The state of Kentucky is attempting a combo bill in 2020 that would legalize and regulate both online poker and online/mobile sports gambling. It’s an uphill battle, but optimism is high for the state to expand its gambling industry after nearby states have already greatly beefed up theirs.
Under the pre-filed legislation, the Kentucky Lottery Corporation would regulate online poker. Persons seeking to offer real-money online poker to individuals within state borders to those 18 years of age and older would need a license from the Lottery Corporation.
It would cost $250k for an online poker license, with a $10k annual renewal fee. In addition to the licensing fee, a gaming fee of 6.75% of net poker revenue would be imposed on each online poker vendor, according to the bill. That’s arguably an industry-friendly tax rate for iPoker revenue.
Friction for PokerStars?
The worldwide leader in online poker is a platform called PokerStars. It recently launched in Pennsylvania, following a launch in New Jersey several years ago. In late 2018, PokerStars scored a victory in the Kentucky Court of Appeals over a whopping $870.7 mm judgment against the poker site. Kentucky went after the company in court for its activity in offering online poker to Kentuckians before Black Friday in April 2011. Kentucky said online poker was against state law. The case took years to play out.
According to a report from the Louisville Courier Journal after PokerStars’ victory on appeal, the state Justice and Public Safety Cabinet indicated it would ask the Kentucky Supreme Court to weigh in. The state’s high court hasn’t done so and it’s unclear if it ever will. With that said, the Kentucky regulated online poker bill appears to make reference to this situation. Under the bill, it appears that PokerStars could be licensed to offer online poker in Kentucky, despite the rocky history with the state.
“Award of an online poker license under this section shall not absolve any person of any liability which has or may be incurred due to litigation with the Commonwealth over internet poker domain names,” states the bill. “Any person who has been issued a license under this section shall have the license suspended by the corporation if a final judgment is issued against the person for the improper use of internet domain names. The license suspension shall continue until all fines and fees assessed under the judgment are fully paid.”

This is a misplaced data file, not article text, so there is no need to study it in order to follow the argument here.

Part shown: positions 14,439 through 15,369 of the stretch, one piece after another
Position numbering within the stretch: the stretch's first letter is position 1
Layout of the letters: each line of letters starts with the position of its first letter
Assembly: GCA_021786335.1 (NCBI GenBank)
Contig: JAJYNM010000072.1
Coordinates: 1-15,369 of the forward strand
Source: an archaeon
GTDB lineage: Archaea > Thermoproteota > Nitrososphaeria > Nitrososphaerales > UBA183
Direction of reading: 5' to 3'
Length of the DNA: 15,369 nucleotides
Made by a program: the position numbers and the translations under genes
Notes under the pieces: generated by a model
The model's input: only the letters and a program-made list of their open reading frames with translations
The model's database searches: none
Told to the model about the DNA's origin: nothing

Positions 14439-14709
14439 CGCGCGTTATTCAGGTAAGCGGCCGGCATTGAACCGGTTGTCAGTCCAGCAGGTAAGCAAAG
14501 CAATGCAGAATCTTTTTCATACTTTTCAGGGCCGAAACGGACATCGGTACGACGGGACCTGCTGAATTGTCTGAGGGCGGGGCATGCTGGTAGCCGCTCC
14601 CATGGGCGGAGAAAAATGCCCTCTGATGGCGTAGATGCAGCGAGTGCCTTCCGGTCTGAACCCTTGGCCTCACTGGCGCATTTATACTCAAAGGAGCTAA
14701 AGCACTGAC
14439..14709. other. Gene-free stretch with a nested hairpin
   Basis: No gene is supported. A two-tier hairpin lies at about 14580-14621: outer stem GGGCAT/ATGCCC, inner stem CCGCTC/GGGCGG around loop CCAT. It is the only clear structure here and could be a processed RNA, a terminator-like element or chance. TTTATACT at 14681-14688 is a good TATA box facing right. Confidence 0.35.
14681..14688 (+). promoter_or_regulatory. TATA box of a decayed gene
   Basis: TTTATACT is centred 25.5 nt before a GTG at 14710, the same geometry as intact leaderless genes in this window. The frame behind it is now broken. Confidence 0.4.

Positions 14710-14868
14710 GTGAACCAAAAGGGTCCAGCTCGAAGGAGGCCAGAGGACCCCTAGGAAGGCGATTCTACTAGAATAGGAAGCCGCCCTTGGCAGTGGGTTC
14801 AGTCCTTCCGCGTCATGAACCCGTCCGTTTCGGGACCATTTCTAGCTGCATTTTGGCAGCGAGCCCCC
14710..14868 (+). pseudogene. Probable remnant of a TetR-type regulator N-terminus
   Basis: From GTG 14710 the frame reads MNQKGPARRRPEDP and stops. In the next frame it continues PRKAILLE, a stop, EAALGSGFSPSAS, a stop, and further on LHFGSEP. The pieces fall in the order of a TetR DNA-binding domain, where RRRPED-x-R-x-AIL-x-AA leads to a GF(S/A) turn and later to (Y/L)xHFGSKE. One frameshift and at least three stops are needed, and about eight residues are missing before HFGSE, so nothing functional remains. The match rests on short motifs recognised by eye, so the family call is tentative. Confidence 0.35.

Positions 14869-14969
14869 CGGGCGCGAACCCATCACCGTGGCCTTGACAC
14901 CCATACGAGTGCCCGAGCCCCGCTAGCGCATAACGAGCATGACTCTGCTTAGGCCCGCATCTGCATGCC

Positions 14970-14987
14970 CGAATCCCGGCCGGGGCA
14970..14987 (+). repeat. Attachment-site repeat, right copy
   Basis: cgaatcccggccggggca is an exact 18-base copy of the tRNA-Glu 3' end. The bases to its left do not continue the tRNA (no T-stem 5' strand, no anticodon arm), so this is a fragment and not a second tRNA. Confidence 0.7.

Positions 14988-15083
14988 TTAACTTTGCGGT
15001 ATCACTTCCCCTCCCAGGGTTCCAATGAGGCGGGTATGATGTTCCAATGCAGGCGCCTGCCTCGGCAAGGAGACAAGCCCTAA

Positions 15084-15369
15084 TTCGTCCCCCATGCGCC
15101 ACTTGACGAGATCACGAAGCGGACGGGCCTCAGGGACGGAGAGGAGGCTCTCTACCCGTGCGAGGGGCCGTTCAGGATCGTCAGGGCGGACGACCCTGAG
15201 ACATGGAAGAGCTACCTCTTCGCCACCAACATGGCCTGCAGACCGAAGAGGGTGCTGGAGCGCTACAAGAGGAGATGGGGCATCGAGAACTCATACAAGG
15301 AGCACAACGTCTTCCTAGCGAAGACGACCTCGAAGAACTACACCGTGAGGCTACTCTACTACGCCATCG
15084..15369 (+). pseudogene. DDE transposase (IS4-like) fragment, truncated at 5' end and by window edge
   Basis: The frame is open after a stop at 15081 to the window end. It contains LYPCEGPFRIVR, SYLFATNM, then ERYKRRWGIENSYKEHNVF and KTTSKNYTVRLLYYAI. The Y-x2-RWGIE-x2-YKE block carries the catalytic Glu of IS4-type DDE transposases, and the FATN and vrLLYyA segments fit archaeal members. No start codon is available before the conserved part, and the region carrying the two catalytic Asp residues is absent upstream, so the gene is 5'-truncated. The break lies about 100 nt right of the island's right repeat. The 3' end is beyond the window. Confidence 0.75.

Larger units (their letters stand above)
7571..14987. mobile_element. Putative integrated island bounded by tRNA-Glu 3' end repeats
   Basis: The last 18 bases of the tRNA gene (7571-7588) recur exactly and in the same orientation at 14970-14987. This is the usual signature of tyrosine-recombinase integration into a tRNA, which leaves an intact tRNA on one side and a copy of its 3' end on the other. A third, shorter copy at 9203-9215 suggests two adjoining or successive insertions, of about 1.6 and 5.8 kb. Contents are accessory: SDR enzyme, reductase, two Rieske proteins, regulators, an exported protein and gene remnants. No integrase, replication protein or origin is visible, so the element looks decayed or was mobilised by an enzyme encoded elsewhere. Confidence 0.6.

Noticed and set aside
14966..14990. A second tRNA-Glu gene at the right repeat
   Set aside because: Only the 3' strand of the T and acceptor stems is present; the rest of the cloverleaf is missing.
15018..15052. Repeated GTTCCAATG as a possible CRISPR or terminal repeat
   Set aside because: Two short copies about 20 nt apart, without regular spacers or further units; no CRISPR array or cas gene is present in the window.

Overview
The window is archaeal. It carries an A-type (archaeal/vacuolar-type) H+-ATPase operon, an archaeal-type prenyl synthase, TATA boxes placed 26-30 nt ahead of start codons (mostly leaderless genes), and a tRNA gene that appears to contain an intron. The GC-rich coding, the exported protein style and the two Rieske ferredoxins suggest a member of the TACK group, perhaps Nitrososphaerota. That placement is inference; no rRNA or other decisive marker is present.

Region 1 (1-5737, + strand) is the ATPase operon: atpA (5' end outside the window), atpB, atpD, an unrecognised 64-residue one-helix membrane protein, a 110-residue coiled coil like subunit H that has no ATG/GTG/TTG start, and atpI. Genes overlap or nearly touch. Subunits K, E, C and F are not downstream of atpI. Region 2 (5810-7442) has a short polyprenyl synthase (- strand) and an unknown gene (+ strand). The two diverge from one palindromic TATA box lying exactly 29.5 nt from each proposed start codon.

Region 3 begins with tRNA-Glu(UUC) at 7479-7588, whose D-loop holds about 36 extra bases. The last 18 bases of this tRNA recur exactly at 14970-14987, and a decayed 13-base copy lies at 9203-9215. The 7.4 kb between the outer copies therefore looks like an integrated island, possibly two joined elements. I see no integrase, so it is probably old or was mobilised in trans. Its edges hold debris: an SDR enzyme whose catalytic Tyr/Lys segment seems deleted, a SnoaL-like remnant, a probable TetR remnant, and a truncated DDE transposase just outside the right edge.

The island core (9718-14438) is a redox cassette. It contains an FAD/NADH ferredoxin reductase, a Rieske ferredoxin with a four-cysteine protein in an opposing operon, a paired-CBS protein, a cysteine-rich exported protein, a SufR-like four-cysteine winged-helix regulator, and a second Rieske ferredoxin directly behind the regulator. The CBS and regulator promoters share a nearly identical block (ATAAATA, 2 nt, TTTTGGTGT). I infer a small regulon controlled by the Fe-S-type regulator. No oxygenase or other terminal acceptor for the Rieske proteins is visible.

The legislation also states that online poker vendors would be ineligible if they have “been convicted of a violation of the Unlawful Internet Gambling Enforcement Act of 2006.” It’s worth noting that PokerStars was not found to have violated UIGEA. It settled with the federal government earlier this decade without admitting to wrongdoing, paving the way for future licensure by states.
PokerStars’ parent, The Stars Group, recently agreed to merge with FanDuel parent Flutter Entertainment. The conglomerate could also be involved with Kentucky online sports gambling. Poker and sports betting are considered to have a similar customer base.
What’s poker under the bill?
Regulated Kentucky poker sites would be akin to their counterparts in Pennsylvania and New Jersey. Poker platforms could potentially offer “any form of poker” — which would include all the staples such as hold’em and Omaha.
The bill would not allow live, brick-and-mortar poker rooms in the state.
The legislation would also seek to keep poker in Kentucky as strictly skill based.
“Online poker shall not include video lottery terminals or slot machines using electronic representations of cards in a game of chance in which skill does not play a part,” states the proposal.
The Lottery could theoretically, under the bill, place limits on the stakes in poker games. That’s unlikely to be relevant to Kentuckians, as there really isn’t a large market for high-stakes games. Nearly one in five Kentuckians live in poverty. Kentucky poker sites would be lucky to have vibrant low-stakes games, given the intra-state nature of the player pool. Kentucky has about 4.5 mm people.
How many Kentuckians could be online poker players? Well, the lawsuit against PokerStars provides a figure on a possible ceiling. Kentucky was seeking to recover poker losses from more than 34k of its residents. That player pool existed between 2006 and 2011.
Those 34k Kentuckians who played on PokerStars lost an average of $8,500 during that roughly five-year time frame, according to the state.
Of course, 34k Kentucky online poker players doesn’t mean anywhere close to that number of players were active simultaneously. On PokerStars in Pennsylvania, the site is currently peaking at a little more than 1k active players, according to PokerScout. The Keystone State has 12.8 mm people.